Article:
November 18, 2020
By Lacie Pierson
CHARLESTON — Schools and camps operated by the Diocese of Wheeling-Charleston aren’t subject to the West Virginia Consumer Credit and Protection Act, the West Virginia Supreme Court ruled Monday.
The ruling is a blow to a lawsuit launched by Attorney General Patrick Morrisey in March 2019, when he sued the diocese, alleging the diocese didn’t conduct background checks, despite advertising that it did so, and knowingly employed priests who had been credibly accused of sexual abuse at Catholic schools and a camp owned and managed by the diocese.
In the broader ruling, the Supreme Court ruled that no part of the West Virginia Consumer Credit and Protection Act could apply to religious schools or camps. The court ruled 4-1, with Justice Margaret Workman being the dissenting vote.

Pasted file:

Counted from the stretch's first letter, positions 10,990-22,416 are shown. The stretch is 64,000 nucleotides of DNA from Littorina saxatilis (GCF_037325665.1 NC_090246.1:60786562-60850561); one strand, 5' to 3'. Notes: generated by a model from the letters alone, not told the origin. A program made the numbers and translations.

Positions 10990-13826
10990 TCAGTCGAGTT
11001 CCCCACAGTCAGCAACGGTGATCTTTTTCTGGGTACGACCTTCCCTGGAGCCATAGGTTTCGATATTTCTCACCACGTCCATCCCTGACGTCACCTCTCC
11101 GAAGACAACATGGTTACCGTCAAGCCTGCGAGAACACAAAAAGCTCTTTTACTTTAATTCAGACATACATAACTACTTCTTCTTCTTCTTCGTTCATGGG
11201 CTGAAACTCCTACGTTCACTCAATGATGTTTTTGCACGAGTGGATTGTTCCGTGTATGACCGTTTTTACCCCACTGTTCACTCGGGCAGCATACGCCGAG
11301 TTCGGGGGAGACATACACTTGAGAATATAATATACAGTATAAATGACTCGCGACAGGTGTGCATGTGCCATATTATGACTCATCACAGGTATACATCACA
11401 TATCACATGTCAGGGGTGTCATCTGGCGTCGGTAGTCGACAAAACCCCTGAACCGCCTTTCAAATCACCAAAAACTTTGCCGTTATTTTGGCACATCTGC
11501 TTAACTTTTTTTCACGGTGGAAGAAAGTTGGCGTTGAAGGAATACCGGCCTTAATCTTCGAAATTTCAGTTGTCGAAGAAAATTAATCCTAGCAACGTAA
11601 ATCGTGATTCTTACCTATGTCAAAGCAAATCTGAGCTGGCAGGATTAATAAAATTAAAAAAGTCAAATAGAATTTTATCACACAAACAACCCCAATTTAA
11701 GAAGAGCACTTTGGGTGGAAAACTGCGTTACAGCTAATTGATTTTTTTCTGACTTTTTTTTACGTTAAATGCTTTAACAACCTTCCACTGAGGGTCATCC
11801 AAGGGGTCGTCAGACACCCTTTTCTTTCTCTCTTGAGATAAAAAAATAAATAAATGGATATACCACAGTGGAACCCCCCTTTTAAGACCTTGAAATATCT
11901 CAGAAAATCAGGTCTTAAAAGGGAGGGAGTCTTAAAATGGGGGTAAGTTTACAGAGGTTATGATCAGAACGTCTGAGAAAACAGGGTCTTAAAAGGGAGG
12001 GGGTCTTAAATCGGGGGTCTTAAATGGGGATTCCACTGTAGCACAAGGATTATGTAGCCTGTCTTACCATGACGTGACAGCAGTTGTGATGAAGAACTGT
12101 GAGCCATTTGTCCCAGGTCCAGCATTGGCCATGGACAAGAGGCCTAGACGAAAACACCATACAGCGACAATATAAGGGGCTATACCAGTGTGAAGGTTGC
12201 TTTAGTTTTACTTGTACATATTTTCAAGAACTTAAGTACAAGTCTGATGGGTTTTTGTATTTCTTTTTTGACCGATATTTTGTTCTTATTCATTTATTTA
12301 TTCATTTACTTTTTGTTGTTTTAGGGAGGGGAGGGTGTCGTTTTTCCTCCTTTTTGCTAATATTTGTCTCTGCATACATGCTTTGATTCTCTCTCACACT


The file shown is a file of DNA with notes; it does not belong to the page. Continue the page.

In its ruling, the court said the Consumer Credit and Protection Act is in conflict with a 1983 law that establishes operational parameters for religious schools. That law includes language that says as long as religious schools meet those standards, then they aren’t subject to any other laws, with the exception of laws pertaining to fire, safety, sanitation and immunization.
In the majority’s opinion, Justice Beth Walker noted that the attorney general’s allegations against the diocese were “deeply troubling” and noted that teachers, youth camp administrators and counselors, and members of the clergy are required by law to report incidents of sexual abuse to police.
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